ASEAN KEY DESTINATIONS
Greater Mekong to attract more tourists
The GMS is also looking at US$52 billion in revenue, reports the Lao news agency (KPL).
In 2010 members of the six-country GMS Tourism Working Group revived the Mekong Tourism Forum as one of the subregion's flagship events to promote emerging Mekong destinations and serve as a platform to exchange knowledge on sustainable tourism.
With the assistance of the Asian Development Bank (ADB), a strategy has been developed by Cambodia, Guangxi Zhuang Autonomous Region and Yunnan Province of China, Laos, Myanmar, Thailand and Vietnam, to promote quality subregional tourism that will contribute to poverty reduction, and sustainable development while minimizing negative impacts. Between 2003 and 2011, ADB has provided US$58.7 million in loan and grant assistance to the GMS tourism industry.
The GMS Tourism Sector Strategy includes 29 priority projects and seven strategic programs that focus on marketing and product development, human resource development, heritage conservation and social impact management, pro-poor tourism development, private sector participation, facilitation of the movement of tourists within the subregion, and tourism-related infrastructure development.
Craig Steffensen, Country Director of ADB's Thailand Resident Mission, said during a recent midterm review of the strategy, GMS Tourism Ministers directed the Tourism Working Group to focus on promoting pro-poor tourism development, strengthen tourism-related human resources, and jointly promote the development of thematic, multi-country tour routes linked to the iconic Mekong River.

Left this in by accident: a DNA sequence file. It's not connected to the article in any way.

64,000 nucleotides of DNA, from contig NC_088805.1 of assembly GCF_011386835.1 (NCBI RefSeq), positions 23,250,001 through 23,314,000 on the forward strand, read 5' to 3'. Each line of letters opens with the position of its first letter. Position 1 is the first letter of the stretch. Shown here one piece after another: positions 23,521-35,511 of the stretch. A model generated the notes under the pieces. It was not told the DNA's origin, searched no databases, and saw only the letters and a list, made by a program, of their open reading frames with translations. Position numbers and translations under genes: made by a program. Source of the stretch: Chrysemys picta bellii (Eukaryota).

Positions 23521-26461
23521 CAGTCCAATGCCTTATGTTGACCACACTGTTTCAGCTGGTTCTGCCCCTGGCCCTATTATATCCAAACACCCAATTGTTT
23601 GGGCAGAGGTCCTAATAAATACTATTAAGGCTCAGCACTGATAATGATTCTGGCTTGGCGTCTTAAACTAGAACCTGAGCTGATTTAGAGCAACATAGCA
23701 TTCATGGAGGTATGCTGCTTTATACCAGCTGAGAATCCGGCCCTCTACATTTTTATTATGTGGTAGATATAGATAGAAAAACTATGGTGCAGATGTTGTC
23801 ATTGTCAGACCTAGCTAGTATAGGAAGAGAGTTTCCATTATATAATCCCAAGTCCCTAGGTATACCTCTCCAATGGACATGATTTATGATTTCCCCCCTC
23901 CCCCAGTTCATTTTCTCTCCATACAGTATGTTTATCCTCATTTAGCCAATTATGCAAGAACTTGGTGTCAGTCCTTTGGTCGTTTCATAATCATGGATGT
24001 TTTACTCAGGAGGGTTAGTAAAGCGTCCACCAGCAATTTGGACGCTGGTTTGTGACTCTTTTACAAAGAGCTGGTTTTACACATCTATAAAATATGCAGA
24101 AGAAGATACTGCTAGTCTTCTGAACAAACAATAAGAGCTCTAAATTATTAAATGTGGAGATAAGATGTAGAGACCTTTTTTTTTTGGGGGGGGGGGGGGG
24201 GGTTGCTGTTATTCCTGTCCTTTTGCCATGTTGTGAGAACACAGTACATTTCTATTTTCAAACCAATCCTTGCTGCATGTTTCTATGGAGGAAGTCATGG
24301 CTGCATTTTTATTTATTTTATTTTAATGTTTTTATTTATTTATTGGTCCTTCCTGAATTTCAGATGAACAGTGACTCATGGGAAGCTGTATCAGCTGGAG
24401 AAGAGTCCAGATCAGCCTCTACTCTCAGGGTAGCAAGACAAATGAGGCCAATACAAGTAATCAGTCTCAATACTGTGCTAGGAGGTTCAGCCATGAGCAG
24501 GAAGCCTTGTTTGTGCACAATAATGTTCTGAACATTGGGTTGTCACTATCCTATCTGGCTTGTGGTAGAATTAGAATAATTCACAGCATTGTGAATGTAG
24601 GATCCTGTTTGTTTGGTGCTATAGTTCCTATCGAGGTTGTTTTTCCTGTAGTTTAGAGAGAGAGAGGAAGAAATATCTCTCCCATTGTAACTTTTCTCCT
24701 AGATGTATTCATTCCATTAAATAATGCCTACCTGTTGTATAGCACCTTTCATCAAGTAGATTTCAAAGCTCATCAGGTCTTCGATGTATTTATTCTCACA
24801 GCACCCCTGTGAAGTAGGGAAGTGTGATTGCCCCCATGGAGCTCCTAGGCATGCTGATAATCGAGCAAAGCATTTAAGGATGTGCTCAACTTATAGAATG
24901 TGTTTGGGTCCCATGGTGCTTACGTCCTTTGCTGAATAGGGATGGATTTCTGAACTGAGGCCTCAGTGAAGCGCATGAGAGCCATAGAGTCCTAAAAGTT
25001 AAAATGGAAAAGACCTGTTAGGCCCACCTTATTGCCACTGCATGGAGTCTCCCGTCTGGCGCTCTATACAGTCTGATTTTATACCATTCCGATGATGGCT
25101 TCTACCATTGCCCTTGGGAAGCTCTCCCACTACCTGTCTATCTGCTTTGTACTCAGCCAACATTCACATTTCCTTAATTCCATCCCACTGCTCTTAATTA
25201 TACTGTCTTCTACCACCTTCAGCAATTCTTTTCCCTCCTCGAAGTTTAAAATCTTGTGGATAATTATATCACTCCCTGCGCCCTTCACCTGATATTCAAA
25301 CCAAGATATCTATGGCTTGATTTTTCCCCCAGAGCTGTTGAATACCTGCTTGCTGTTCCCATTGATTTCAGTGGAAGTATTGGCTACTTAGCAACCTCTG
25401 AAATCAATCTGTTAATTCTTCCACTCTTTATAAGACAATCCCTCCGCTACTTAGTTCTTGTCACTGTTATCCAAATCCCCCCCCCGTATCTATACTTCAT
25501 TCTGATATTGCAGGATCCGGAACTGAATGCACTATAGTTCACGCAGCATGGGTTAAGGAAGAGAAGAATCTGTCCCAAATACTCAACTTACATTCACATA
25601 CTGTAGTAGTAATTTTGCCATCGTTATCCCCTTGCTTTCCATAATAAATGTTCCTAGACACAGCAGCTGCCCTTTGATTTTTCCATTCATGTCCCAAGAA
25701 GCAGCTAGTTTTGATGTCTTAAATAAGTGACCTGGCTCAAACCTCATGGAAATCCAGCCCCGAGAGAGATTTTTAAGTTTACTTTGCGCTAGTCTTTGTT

According to the World Travel and Tourism Council, in 2010 the Mekong region generated approximately US$22.1 billion in economic output linked to travel, shopping, entertainment, transportation and other tourism-related services.
However, a long running annual increase in international arrivals was briefly derailed in 2009 due to the global economic downturn.
Growth rebounded strongly in 2010 when the GMS surpassed the historic milestone of 30 million international arrivals for that year.
"This impressive growth and resilience is mainly due to the subregion's highly competitive cost structure, rapidly improving subregional connectivity, liberalization of immigration policies, and increasing affluence among the GMS population," Steffensen added.
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